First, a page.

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Best of Liz Benston

Gaming Guru

Liz Benston

Must be '21' to entertain this idea

26 March 2008

LAS VEGAS, Nevada -- "Beat the Dealer" did it nearly a half century ago. So have other books and TV shows since. And now this week's release of "21" — a movie about a team of MIT students who used their blackjack card-counting strategies to win millions — might once again draw countless wannabes to Las Vegas who are convinced they've got what it takes to bring down the house.

Today card counting — or even suspected card counting — can earn you a hasty exit from the blackjack tables. Some blackjack experts, though, think that casinos, rather than tossing counters, should be rolling out the red carpet.

"Nevada casinos have probably lost money by turning away card counters," said Ed Thorp, whose 1962 book "Beat the Dealer" single-handedly created a cottage industry of blackjack players who make a living counting cards. "I'd make a sales tool out of it. I'd show that people can come to the casino and win."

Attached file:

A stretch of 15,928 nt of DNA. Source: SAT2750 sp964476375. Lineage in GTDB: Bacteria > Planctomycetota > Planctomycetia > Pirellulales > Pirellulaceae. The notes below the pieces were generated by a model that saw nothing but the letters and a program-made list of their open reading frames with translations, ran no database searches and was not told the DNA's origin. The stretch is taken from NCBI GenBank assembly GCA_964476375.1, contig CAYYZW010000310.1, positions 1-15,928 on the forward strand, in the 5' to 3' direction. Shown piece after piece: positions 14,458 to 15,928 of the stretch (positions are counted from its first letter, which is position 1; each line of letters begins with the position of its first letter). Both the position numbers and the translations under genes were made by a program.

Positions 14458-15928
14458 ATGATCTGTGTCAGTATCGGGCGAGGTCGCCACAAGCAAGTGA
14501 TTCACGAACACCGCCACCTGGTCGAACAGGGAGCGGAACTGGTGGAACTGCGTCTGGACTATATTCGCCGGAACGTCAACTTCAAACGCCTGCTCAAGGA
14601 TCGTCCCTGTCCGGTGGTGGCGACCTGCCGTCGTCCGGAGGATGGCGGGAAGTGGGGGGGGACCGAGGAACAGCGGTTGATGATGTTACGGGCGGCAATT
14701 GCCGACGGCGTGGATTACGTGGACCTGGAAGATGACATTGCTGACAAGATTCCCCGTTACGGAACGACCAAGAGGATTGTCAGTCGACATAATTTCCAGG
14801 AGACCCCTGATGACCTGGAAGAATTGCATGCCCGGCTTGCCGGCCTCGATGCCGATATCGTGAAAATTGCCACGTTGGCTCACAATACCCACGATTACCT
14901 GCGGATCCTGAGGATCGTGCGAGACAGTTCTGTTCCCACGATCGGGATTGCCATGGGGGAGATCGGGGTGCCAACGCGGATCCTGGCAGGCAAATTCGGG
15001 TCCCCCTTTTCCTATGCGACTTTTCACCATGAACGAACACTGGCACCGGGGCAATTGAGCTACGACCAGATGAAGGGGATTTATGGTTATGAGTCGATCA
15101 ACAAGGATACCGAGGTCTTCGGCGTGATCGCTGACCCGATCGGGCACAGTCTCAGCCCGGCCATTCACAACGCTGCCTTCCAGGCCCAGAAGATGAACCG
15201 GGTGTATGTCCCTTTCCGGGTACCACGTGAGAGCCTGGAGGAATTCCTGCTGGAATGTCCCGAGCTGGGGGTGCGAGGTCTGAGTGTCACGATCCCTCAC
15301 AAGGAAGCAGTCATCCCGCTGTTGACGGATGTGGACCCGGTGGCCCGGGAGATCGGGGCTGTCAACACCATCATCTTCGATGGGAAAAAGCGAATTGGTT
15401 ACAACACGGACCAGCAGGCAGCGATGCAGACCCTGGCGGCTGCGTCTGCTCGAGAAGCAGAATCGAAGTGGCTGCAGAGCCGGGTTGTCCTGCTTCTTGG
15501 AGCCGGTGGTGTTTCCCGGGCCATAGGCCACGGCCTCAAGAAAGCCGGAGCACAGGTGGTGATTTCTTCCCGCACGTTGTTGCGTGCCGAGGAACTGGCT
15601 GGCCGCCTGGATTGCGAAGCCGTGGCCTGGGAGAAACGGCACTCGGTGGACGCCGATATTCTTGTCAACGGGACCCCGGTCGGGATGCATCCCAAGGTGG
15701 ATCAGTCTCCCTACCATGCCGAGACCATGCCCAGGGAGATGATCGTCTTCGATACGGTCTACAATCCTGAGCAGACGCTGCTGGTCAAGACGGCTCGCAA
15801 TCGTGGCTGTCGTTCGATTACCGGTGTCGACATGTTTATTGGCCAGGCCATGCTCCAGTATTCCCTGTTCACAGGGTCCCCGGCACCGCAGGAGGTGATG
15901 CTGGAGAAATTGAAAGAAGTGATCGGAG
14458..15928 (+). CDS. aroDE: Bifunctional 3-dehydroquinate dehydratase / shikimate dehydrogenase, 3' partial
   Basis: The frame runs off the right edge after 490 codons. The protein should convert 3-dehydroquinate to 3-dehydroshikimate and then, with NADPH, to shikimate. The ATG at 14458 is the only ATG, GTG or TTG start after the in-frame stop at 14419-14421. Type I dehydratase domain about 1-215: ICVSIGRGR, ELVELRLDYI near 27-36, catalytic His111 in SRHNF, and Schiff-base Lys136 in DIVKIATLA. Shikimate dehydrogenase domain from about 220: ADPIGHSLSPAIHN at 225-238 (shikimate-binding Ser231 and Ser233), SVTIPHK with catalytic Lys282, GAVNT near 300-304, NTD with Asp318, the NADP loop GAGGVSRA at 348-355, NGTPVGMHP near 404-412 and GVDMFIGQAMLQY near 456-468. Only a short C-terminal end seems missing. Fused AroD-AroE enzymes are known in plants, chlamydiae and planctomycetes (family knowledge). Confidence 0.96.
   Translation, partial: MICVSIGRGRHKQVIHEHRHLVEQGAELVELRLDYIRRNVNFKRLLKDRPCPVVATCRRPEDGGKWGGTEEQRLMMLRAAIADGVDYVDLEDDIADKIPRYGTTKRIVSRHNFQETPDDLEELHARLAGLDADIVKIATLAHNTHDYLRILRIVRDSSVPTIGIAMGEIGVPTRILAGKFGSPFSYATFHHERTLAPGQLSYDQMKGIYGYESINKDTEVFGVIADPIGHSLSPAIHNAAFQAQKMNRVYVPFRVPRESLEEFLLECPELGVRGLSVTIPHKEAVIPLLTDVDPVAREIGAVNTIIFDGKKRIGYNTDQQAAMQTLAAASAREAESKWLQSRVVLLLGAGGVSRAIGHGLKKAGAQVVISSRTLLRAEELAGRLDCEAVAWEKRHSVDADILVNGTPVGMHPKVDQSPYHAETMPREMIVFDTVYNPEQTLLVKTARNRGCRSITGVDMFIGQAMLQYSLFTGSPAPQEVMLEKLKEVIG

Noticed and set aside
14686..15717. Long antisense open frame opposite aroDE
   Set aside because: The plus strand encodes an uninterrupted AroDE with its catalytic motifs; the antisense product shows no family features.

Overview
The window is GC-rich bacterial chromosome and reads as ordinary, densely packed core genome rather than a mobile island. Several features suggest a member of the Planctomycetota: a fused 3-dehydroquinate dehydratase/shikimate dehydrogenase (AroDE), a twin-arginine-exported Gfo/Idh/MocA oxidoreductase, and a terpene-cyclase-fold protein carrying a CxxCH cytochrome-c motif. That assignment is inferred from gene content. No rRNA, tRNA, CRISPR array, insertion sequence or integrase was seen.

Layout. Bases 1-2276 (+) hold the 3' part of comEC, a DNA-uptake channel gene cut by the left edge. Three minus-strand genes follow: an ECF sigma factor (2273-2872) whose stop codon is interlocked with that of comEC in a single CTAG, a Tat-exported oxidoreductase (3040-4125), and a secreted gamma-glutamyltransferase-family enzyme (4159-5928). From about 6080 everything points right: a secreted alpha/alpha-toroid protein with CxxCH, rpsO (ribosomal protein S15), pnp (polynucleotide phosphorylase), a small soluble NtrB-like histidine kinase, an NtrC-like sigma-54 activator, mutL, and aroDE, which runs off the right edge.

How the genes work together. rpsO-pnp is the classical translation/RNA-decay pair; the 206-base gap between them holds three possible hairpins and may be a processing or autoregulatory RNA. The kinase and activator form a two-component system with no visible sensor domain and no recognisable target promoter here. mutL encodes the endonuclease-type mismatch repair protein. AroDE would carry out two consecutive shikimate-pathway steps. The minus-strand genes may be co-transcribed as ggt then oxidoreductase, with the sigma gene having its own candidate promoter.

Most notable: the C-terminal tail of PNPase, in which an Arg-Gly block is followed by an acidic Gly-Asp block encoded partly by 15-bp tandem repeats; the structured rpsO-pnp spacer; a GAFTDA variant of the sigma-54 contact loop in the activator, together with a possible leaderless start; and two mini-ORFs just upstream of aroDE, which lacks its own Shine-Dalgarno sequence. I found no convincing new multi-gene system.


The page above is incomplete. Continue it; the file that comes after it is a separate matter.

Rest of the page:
The casino bosses listening to Thorp in a packed ballroom during a conference last month nodded in unison. But they aren't likely to take his advice anytime soon — even though they know it to be true.

Thorp's card-counting secrets so upset Las Vegas casinos that they changed blackjack rules weeks after the book's publication to improve the house edge. Just as quickly, the casinos restored the old rules when blackjack customers stopped playing.

In the years since, Nevada casinos have reaped the rewards of the book, which inspired hordes of players to test their skill and luck at the blackjack tables. What the casinos have lost to skilled players they have made back tenfold from those who unsuccessfully tried to emulate them. Without Thorp's brains, patience or bankroll, those players have lost much more than they won.

"People will buy a book, read it halfway through and think they can beat the game — and they lose," said Anthony Curtis, a blackjack aficionado and publisher of the Las Vegas Advisor newsletter.

Give a little, take a lot

That's precisely why casinos are expecting a boost from "21" after it opens Friday. The Sony Pictures film, based on "Bringing Down the House," the 2002 book that chronicled the MIT team's exploits in the 1990s, stars Kevin Spacey as a Thorp-like ringleader to the students.

Just as Thorp's book inspired generations of numbers geeks and others to take on the casinos, executives are hoping the movie will inspire people otherwise unmotivated to study blackjack books and strategy charts.